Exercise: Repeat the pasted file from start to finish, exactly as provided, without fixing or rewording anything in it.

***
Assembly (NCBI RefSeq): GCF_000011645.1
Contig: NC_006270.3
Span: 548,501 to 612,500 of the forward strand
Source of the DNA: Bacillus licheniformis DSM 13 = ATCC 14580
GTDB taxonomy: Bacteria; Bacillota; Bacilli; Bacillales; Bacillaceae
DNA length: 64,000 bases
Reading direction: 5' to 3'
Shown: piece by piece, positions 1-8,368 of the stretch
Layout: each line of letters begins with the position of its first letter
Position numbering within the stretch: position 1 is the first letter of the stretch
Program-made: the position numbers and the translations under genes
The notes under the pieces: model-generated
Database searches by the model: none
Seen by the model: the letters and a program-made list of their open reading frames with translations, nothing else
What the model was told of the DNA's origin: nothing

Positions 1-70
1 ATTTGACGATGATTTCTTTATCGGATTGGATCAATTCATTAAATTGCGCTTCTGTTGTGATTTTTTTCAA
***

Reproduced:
Assembly (NCBI RefSeq): GCF_000011645.1
Contig: NC_006270.3
Span: 548,501 to 612,500 of the forward strand
Source of the DNA: Bacillus licheniformis DSM 13 = ATCC 14580
GTDB taxonomy: Bacteria; Bacillota; Bacilli; Bacillales; Bacillaceae
DNA length: 64,000 bases
Reading direction: 5' to 3'
Shown: piece by piece, positions 1-8,368 of the stretch
Layout: each line of letters begins with the position of its first letter
Position numbering within the stretch: position 1 is the first letter of the stretch
Program-made: the position numbers and the translations under genes
The notes under the pieces: model-generated
Database searches by the model: none
Seen by the model: the letters and a program-made list of their open reading frames with translations, nothing else
What the model was told of the DNA's origin: nothing

Positions 1-70
1 ATTTGACGATGATTTCTTTATCGGATTGGATCAATTCATTAAATTGCGCTTCTGTTGTGATTTTTTTCAA